Disability and Our Own Internal Prejudice
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18-01-2014, 10:37 PM
RE: Disability and Our Own Internal Prejudice
I didn't say it was my own personal views, they're gerenalzations a lot of blind people have on deaf culture. I said I'd like to bridge the gap if you weren't listening. and on the whole the deaf and the blind have very different points on interaction.
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18-01-2014, 10:46 PM
RE: Disability and Our Own Internal Prejudice
Besides from obvious difficulties in communication, I don't believe there is a real gap. Perhaps you can prove me wrong.

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22-01-2014, 01:08 PM
RE: Disability and Our Own Internal Prejudice
(29-10-2013 09:23 AM)Anjele Wrote:  
(29-10-2013 08:37 AM)Dom Wrote:  You are not part of the disabled community so you don't know shit.

Actually, you don't have to be part of something to be knowledgeable about it. You may not have the insight of someone 'on the inside' but you may still be informed. Maybe a relative or a friend has helped with that knowledge. Or perhaps it's a special interest like mine for Deaf Culture and the classes I have taken on the subject.

I agree completely. I used to train service dogs (thats how I got into search and rescue training) for the deaf, blind, PTSD and other disabled communities.

While I can't speak to what it means to be disabled, I find no usefulness in rallying against those who try to help you out of frustration simply because they cannot relate. I find it odd to complain about stereotyping while stereotyping.

Assholes are assholes....its not limited to any particular group and once you recognize the person as simply an asshole (instead of "those emos or rebels" when grouped into a category), the better off you will be in not only identifying the problem, but in getting the help you requested.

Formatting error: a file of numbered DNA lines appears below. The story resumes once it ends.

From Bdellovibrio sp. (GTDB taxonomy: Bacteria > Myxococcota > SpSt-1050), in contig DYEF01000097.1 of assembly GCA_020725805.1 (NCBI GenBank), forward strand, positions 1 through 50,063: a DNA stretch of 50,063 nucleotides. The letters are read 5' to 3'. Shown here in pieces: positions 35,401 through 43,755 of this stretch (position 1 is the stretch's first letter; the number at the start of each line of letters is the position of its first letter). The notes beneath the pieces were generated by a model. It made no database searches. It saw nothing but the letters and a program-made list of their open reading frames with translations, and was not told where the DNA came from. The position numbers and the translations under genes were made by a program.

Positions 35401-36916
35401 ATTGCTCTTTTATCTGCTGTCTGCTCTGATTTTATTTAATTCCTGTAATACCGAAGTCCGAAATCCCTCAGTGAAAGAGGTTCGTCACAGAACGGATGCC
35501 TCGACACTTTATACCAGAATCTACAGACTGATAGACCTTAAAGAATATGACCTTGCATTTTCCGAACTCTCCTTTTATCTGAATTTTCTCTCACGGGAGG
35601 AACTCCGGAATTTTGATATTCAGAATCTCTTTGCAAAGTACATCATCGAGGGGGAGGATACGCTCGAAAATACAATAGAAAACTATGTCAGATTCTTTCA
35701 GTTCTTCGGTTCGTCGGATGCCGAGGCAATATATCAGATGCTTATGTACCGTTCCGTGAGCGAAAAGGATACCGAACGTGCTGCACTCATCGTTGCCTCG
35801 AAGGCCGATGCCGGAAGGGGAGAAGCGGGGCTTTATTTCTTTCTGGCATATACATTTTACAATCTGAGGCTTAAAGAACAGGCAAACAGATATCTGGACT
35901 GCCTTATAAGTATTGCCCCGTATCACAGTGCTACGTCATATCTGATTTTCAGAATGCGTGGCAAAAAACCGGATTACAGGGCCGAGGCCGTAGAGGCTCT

BrokenQuill, you seem frustrated that you feel like you didn't get a fair shake. A lot of people can sympathize with that (including myself) as they too feel that they didn't get a fair shake since we all have problems.

I have no idea what its like to be blind like you, I have no idea what its like to be poor like Cheapthrill, you have no idea what its like to be gay, Anjele has no idea what its like to be black, you don't know what its like to be indian, and no one knows what its like to be me with my problems.

I'm just speculating here, but this might be why no one has handed you the "Worst Problems of Anyone" award because everyone feels their problems are just as valid and worthy of that rub on the back with a few soft spoken and comforting words.

What I'm wondering is - for your sake and not mine - if this frustration will ever subside? I say this because for as long as I can remember, the core of your threads seem to be recurrent on this very topic. I fear that after awhile, it will no longer draw people in for words of comfort, but rather drive them away as the tone of some of these threads can be derisive (like this one). And I think thats the opposite of what you wish to accomplish.

Either way, I do hope you find a way to make peace with your visual impairment one way or another.

A little rudeness and disrespect can elevate a meaningless interaction to a battle of wills and add drama to an otherwise dull day - Bill Watterson
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22-01-2014, 01:27 PM
RE: Disability and Our Own Internal Prejudice
I just came out of high school with a decent portion of disabled students, both mentally and physically. I've heard kids be assholes, but never these stereotypes. In fact, normally the kids who were being assholes were avoided by the majority of the student body. In this fairly large school (of about 6000 students) with ranging demographics and even foreign exchange students from all over the world, normally people would go out of their way to make the disabled students feel at home.

Though, this is just my experience...

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